|Year : 2013 | Volume
| Issue : 3 | Page : 157-161
Feasibility of use of color-coded rings by nurse midwives: An appropriate technology based on partographic principles
Asha K Pratinidhi1, Shubhada Suresh Javadekar2, Aparna Nishikant Shrotri3, Sudesh Vijay Gandham4, Archana Patil5, Krishna S Patil5
1 Krishna Inst. of Med. Sciences Deemed University, Karad, India
2 Department of Preventive and Social Medicine, B.J.M.C., Pune, India
3 Department of Ob/Gyn, B.J.M.C., Pune, India
4 Department of Preventive and Social Medicine, RCSM GMC, Kolhapur, India
5 Directorate of Health Services, Government of Maharashtra, Mumbai, India
|Date of Submission||04-Jun-2011|
|Date of Acceptance||03-Jul-2012|
|Date of Web Publication||8-Aug-2013|
Asha K Pratinidhi
Research Director, KIMSD University, Karad, Maharashtra
Source of Support: MOHFW, New Delhi, Conflict of Interest: None
| Abstract|| |
Objectives: To study the feasibility of use of color-coded rings as a proxy for partograph for early identification of slow progress of labor. Materials and Methods: Color-coded rings were devised as a tool using appropriate technology to translate the partographic principles into simpler, easy to understand methodology. The rings were in pairs of 4 colors i.e., red, blue, yellow, and green, ranging from 3 cm to 10 cm in diameter with a difference of 4 cm between rings of the same color. The midwife performed p/v examination of the woman in labor to assess the initial cervical dilatation and identify corresponding ring. P/V was to be repeated after 4 hours to reassess the cervical dilatation and compare it with the bigger ring of the same color indicating expected cervical dilatation. If existing cervical dilatation measured lesser, it was interpreted as slow progress of labor indicating referral. Results: 44 women [23 (22.1%) primis and 21 (13%) multis] showed delayed progress of labor as judged by use of color-coded rings. 20 women (4 primis and 16 multis) showed satisfactory progress or delivered by the time arrangements for referral were made. Conclusion: Use of color-coded rings may serve as a valuable tool based on appropriate technology to assess slow progress of labor not only in the hands of nurse midwives but it also can serve as a training tool for TBAs to help facilitate timely referral of such cases.
Keywords: Appropriate technology, color-coded rings, partographic principles
|How to cite this article:|
Pratinidhi AK, Javadekar SS, Shrotri AN, Gandham SV, Patil A, Patil KS. Feasibility of use of color-coded rings by nurse midwives: An appropriate technology based on partographic principles. Indian J Community Med 2013;38:157-61
|How to cite this URL:|
Pratinidhi AK, Javadekar SS, Shrotri AN, Gandham SV, Patil A, Patil KS. Feasibility of use of color-coded rings by nurse midwives: An appropriate technology based on partographic principles. Indian J Community Med [serial online] 2013 [cited 2020 Oct 22];38:157-61. Available from: https://www.ijcm.org.in/text.asp?2013/38/3/157/116352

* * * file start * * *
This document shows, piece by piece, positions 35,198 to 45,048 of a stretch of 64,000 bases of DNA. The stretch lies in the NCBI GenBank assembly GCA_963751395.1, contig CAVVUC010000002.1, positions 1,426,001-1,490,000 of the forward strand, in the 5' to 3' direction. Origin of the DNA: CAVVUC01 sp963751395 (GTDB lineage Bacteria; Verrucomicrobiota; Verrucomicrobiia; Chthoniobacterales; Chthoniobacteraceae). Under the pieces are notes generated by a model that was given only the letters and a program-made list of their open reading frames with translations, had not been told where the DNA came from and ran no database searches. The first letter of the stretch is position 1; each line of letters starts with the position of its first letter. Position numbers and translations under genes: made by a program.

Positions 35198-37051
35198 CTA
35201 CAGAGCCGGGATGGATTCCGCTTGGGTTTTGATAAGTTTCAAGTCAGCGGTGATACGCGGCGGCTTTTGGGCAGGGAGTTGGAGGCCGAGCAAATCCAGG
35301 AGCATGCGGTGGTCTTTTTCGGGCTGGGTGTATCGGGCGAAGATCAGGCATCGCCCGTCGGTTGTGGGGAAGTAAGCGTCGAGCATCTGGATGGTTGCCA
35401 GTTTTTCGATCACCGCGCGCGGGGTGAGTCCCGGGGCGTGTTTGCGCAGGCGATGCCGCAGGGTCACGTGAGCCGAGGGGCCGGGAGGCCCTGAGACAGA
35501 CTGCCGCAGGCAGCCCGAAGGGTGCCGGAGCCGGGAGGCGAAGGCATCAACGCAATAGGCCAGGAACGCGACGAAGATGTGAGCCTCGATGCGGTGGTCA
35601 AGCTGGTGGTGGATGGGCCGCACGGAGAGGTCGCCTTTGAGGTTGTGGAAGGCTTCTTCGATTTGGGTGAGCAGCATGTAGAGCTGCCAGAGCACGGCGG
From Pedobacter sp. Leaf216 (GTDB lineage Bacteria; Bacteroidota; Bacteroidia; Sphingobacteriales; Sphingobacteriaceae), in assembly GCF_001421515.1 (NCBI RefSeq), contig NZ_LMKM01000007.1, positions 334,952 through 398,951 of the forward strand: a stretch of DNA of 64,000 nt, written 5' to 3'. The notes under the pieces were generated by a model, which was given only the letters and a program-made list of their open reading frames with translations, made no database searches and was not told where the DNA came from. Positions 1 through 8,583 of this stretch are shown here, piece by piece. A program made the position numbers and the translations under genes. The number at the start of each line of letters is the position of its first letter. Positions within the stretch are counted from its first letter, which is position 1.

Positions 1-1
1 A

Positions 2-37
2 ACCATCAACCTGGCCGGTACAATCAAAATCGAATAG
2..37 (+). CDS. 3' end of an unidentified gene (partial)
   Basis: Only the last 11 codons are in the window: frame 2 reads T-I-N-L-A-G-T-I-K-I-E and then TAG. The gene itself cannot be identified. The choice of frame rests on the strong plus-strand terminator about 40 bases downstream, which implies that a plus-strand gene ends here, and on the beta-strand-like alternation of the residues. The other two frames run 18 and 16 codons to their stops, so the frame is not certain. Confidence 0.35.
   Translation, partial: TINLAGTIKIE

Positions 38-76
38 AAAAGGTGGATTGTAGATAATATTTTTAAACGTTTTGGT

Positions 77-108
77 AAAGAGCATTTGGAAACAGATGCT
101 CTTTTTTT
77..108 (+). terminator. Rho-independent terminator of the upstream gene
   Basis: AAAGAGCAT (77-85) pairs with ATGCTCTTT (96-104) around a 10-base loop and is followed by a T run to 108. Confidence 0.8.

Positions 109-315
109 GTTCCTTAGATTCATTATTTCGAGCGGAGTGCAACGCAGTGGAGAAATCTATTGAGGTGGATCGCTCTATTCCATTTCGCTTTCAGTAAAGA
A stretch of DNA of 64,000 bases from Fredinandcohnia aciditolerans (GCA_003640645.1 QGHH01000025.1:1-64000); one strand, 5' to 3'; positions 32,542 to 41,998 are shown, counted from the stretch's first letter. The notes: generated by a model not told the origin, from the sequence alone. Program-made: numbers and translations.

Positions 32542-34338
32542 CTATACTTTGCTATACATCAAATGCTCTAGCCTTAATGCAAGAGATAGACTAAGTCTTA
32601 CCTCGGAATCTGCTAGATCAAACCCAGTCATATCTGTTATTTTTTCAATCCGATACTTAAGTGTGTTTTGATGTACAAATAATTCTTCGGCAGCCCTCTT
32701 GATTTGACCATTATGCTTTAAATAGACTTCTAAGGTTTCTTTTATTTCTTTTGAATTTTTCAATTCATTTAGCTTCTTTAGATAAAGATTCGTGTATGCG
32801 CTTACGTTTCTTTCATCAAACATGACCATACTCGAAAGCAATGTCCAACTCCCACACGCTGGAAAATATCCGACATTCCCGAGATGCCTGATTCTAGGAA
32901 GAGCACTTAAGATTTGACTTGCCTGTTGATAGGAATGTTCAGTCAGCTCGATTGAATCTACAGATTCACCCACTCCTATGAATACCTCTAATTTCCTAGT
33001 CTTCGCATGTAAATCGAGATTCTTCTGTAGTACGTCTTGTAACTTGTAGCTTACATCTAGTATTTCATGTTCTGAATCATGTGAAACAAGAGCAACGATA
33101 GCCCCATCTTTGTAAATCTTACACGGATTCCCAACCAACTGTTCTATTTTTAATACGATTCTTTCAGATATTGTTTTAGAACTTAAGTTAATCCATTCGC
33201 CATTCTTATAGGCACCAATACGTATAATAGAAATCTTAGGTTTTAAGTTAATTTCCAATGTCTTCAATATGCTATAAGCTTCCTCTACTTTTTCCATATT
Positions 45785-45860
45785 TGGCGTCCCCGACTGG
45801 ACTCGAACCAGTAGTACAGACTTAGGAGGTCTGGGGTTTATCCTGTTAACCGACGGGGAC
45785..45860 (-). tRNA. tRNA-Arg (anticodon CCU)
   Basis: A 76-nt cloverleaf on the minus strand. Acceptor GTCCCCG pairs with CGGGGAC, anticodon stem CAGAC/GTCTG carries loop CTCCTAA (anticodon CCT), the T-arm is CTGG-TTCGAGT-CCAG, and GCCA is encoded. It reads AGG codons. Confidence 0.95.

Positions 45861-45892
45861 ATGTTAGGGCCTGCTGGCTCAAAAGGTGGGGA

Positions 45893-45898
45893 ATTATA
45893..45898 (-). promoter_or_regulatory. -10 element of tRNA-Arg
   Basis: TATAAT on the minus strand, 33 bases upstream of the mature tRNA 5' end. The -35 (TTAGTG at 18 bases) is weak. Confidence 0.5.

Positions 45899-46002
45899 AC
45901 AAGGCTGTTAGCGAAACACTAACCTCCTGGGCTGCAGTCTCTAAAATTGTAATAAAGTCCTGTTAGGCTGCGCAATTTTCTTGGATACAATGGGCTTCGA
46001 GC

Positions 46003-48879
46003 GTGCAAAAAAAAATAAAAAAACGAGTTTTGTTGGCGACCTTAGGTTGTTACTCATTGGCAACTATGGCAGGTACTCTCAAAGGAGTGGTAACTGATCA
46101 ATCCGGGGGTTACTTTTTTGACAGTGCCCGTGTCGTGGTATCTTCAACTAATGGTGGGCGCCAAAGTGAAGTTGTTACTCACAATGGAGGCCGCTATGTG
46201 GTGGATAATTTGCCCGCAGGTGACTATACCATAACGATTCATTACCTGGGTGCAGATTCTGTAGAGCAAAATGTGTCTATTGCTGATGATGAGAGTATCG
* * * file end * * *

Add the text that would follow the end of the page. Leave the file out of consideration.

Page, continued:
| Introduction|| |
Prolonged and obstructed labor is an important cause of birth asphyxia with resultant high perinatal mortality and morbidity. ,
There is increasing awareness among the population and policy makers about the risks associated with childbirth. Under the national program for Child Survival and Safe Motherhood, which was launched in 1992, a component for promotion of institutional deliveries for reduction of perinatal and maternal mortality has been included. 
Majority of women from rural areas avail the obstetrical care facility at the Primary Health Centers (PHCs) and Sub Centers (SCs) where the facilities are limited and Nurse Midwives (NMs) or Auxiliary Nurse Midwives (ANM) conduct most of the deliveries. The decision for referral where facilities for emergency obstetrical care are available is often based on subjective impression of the TBA, nurse, or relatives.
Prolonged and obstructed labor may not always be prevented but can be predicted. Antenatal care and risk screening can identify mothers in need of extra care. Assessment of progress of labor by graphic record i.e., partography has been recommended by WHO, and it is included in the primary health center manual of Govt. of Maharashtra  as a tool for identification of prolonged labor. Maintenance of graphic record for each delivery is often found difficult by NMs and ANMs, but they are well- versed with assessment of cervical dilatation. A feasibility study sponsored by Government of India was, therefore, planned to find out if TBAs and nursing staff could use the color-coded rings  as a proxy for graphic presentation of progress of labor (partography) for identification of slow progress of labor. Only the experience of nurse midwives in using color-coded rings is presented in this paper.
| Materials and Methods|| |
Eight primary health centers from 3 randomly selected Talukas and 2 randomly selected rural hospitals (RH) from Pune District were included in the study [Figure 1].